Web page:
Chapter 16 - Webpage Pace

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Chapter 16
Elements of Electrochemistry
Class Notes:
ΔG = -nFEcell = -RTlnK
ΔG = ΔH - TΔS
G = Gibbs change in free energy; a thermodynamic quantity
E = internal energy of cell
F = Faraday’s constant
n = moles of electrons
R = 8.31 constant
T = temperature in Kelvin
ln = natural log of K or 2.303 log K
K = equilibrium coefficient
H = enthaply
S = entropy
I.
Redox Reactions
- reduction – addition of electrons to an atom, as occurs during the addition of
hydrogen to a molecule or the removal of oxygen from it
- oxidation – loss of electron density from an atom as occurs upon addition of
oxygen to a molecule or upon removal of hydrogen
Example:
Cu2+ + 2e- ↔ Cu
Zn2+ + 2e- ↔ Zn
E˚ = +0.335
E˚ = -0.799
0.335 - (-0.799) =
1.134 V
Ecell = 1.134 Volts
For an exothermic spontaneous reaction:
ΔG < 0
E>0
K >> 1
Reduction  cathode – more positive E
Oxidation  anode – more negative E
ΔG = -nFE
ΔG = -(2)(96500)(1.134V)
Δ= -214 kJ
Reaction is spontaneous exothermic, produces energy
II.
Nerstian Equation
E = E˚ - RT ln [C]c [D]d
nF [A]a [B]b
E˚ = 0.059 log Keq
N
Text Notes:
I.
Redox Reactions
- reaction in which electrons are transferred from one reactant to another
Ce4+ + Fe2+ ↔ Ce3+ + Fe3+
Ce is the oxidizing agent or oxidant because it accepts electrons from iron and Fe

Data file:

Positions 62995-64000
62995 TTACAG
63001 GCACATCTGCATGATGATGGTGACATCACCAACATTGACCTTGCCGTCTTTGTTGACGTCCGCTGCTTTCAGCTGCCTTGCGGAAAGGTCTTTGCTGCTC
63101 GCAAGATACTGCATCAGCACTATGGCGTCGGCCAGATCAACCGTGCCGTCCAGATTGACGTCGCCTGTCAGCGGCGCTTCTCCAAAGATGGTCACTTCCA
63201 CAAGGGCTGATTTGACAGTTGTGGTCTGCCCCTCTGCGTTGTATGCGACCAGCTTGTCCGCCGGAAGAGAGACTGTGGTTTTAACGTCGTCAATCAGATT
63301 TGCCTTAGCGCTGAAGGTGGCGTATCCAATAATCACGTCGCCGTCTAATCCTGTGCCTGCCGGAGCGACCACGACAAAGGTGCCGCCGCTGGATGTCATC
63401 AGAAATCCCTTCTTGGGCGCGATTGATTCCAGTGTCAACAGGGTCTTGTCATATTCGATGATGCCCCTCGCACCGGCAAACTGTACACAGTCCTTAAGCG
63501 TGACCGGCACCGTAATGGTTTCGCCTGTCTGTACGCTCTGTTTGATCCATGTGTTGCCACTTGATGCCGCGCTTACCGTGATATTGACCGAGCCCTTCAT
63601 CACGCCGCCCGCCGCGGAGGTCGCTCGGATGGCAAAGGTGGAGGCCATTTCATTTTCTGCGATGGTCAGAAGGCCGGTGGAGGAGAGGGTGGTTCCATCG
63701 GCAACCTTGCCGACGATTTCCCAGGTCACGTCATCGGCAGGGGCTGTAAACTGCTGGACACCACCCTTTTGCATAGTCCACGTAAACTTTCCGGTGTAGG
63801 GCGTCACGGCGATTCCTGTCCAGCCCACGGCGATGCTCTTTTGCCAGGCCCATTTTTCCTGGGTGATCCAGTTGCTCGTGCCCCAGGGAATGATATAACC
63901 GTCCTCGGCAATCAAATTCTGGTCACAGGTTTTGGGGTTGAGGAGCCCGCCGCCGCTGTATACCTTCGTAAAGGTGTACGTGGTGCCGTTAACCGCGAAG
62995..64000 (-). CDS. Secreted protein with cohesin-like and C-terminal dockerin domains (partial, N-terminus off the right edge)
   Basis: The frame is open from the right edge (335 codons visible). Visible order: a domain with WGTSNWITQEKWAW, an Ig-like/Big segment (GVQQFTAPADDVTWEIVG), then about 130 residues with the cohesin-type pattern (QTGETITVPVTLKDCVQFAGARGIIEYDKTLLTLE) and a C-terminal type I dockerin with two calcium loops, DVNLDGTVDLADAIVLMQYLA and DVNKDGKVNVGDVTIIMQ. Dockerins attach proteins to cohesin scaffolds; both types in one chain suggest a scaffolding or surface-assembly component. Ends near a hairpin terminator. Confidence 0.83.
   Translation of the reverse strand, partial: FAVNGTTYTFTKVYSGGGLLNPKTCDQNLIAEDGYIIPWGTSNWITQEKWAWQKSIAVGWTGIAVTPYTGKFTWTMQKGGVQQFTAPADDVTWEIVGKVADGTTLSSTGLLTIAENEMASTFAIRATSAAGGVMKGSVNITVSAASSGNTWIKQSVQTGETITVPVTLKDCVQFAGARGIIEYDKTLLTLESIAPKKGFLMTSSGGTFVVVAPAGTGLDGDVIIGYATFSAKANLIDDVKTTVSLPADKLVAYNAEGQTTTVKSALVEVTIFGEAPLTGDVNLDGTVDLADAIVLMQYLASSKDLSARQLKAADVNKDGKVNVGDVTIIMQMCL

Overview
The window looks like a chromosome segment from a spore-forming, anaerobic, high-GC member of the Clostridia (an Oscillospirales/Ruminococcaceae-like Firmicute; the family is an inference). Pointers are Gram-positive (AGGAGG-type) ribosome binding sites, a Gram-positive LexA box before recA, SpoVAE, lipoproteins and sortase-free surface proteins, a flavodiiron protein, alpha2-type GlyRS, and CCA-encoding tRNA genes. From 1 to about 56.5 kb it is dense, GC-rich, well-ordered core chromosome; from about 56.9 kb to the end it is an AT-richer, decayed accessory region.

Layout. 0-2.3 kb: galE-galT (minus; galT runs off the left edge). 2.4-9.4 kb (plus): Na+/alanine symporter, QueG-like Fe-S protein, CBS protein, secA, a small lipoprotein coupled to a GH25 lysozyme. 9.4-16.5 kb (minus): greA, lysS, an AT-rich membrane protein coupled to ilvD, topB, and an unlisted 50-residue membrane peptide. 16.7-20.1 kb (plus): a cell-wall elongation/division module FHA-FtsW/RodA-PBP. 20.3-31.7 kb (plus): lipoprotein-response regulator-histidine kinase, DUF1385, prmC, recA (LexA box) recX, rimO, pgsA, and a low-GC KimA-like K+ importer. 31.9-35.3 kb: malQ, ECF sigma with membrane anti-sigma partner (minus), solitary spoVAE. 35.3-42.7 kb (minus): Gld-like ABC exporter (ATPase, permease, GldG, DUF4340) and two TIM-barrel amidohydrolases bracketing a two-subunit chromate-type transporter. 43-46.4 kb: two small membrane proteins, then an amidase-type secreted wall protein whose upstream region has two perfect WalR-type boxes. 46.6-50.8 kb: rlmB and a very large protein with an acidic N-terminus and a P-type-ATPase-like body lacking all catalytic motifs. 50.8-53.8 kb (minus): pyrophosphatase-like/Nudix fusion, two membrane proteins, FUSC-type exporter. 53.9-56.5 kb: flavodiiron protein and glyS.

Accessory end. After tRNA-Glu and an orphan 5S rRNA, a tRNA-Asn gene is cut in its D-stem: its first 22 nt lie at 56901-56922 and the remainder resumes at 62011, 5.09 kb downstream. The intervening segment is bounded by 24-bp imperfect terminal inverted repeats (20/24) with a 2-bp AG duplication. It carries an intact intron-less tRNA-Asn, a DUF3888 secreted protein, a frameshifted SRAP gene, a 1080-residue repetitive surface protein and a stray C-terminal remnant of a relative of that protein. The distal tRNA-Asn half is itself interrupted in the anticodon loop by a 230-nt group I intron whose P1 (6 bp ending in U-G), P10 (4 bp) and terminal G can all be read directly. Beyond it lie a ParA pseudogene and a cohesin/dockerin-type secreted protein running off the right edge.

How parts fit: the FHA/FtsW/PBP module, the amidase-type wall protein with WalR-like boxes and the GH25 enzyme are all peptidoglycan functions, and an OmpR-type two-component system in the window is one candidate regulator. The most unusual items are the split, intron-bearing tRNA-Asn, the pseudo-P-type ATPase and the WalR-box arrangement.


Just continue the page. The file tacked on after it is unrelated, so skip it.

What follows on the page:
is the reductant because it donated electrons to Ce.
A redox reaction can be split into 2 half reactions
Ce4+ + e- ↔ Ce3+
Fe2+ ↔ Fe3+ + eThe 2 half reactions must be balanced just like any other reaction. The number of
atoms of each element and the net charge on each side of the equation must be in
balance so for the oxidation of Fe2+ by MnO4- the half reactions would be:
MnO4- + 8H+ + 5e- ↔ Mn2+ + 4H2O
5Fe2+ ↔ 5Fe3+ + 5eThe net charge for the first half reaction is (-1 – 5 + 8) = +2 which is the same on
the right side. For the second half reaction it must by multiplied by 5 so that the
number of electrons lost by Fe equals the number gained by MnO4. The balanced
net equation for the reaction would be:
MnO4- + 5Fe2+ + 8H+ ↔ Mn2+ + 5Fe3+ + 4H2O
Problem 16-7
a)
b)
c)
d)
e)
f)
2Fe3+ + Sn2+  2Fe2+ + Sn4+
Cr + 3Ag+  Cr3+ + 3Ag
2NO3- + Cu + 4H+  2NO2 + 2H2O + Cu2+
2MnO4- + 5H2SO3  2Mn2+ + 5SO42- + 4H+ + 3H20
Ti3+ + Fe(CN)63- + H2O  TiO2+ + Fe(CN)64- + 2H+
H2O2 + 2Ce4+  O2 + 2Ce3+ + 2H+
g)
h)
i)
j)
2Ag + 2I- + Sn4+  2AgI + Sn2+
UO22+ + Zn + 4H+  U4+ + Zn2+ + 2H2O
5HNO2 + 2MnO4- + H+  5NO3- + 2Mn2+ + 3H2O
H2NNH2 + IO3- +2H+ + 2Cl  N2 + ICl2- + 3H2O
Problem 16-8
a)
b)
c)
d)
e)
f)
g)
h)
i)
j)
-
Oxidizing Agent
Reducing Agent
Fe3+
Ag+
NO3MnO4Fe(CN)63Ce4+
Sn4+
UO22+
MnO4IO3-
Sn2+
Cr
Cu
H2SO3
Ti3+
H2O2
Ag
Zn
HNO2
H2NNH2
redox reaction may be compared to an acid/base reaction by the equation:
Acid1 + base2 ↔ base1 + acid2
Ared +Box ↔ Aox + Bred
The oxidized B will accept electrons from reductant A and A having given up ewill become oxidizing agent A.
II.
Redox Reactions in Electrochemical Cells
A. Types
1. reaction is performed by direct contact between the oxidant and the
reductant in a suitable container.
2. The reactants do not come in contact with one another, salt bridge
employed.
- a salt bridge prevents the mixing of the contents of the 2
electrolyte solutions making up electrochemical cells
Problem 16-4
The significance between the 2 standard E potentials is that the first standard
potential is for a solution that is saturated with I2, which has an I2(aq) activity much
less than 1. The second potential is for a hypothetical half cell in which the I2(aq) is
unity, so it would have a greater potential since the driving force for the reduction
would be greater at the higher I2 concentration.
B. Electrochemical Cell
-an array consisting of 2 or 3 electrodes, each of which is in contact with an